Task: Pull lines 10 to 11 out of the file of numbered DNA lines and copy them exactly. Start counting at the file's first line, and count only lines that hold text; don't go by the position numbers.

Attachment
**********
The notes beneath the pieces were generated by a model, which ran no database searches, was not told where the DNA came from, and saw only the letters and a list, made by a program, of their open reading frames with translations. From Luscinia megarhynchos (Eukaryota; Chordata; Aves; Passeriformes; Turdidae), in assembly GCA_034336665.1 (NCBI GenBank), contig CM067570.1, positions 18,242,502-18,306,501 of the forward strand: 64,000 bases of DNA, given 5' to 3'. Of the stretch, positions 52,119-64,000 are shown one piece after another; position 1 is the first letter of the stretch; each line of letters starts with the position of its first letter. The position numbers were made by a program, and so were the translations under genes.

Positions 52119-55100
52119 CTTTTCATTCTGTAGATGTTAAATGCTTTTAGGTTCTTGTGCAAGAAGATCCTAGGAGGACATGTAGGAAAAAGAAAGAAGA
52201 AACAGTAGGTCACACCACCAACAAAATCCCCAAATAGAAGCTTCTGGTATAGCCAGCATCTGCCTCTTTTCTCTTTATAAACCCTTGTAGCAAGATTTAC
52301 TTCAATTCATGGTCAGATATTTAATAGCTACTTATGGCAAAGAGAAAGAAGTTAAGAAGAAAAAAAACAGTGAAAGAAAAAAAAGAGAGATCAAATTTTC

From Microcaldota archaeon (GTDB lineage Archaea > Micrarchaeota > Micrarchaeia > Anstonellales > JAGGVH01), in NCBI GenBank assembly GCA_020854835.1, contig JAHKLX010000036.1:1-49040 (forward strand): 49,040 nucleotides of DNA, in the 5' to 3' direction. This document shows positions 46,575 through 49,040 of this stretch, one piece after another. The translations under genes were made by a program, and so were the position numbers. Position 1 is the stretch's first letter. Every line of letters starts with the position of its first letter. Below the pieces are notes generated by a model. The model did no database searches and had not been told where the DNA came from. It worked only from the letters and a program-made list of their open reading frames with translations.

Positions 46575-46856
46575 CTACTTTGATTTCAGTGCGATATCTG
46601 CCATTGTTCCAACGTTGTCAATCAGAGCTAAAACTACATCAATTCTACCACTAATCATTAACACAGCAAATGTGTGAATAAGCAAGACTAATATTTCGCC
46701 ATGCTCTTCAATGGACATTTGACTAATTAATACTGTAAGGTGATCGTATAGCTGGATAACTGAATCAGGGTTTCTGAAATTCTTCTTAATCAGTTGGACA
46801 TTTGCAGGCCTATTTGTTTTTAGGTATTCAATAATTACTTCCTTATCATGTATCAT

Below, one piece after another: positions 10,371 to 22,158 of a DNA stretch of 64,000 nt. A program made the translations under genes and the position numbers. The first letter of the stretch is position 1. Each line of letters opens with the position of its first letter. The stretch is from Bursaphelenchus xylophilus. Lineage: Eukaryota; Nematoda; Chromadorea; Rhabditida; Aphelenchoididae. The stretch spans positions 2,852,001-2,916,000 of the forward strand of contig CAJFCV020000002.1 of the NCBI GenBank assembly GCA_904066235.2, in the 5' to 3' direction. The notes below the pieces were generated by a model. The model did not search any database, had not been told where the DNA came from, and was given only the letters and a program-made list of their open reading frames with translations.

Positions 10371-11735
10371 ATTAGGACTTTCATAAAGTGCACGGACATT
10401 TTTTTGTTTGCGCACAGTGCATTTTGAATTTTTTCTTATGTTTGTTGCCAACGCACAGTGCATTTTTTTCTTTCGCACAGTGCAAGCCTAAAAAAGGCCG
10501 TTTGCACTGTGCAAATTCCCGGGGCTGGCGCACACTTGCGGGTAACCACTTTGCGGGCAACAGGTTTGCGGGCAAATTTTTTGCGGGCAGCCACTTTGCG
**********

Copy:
46701 ATGCTCTTCAATGGACATTTGACTAATTAATACTGTAAGGTGATCGTATAGCTGGATAACTGAATCAGGGTTTCTGAAATTCTTCTTAATCAGTTGGACA
46801 TTTGCAGGCCTATTTGTTTTTAGGTATTCAATAATTACTTCCTTATCATGTATCAT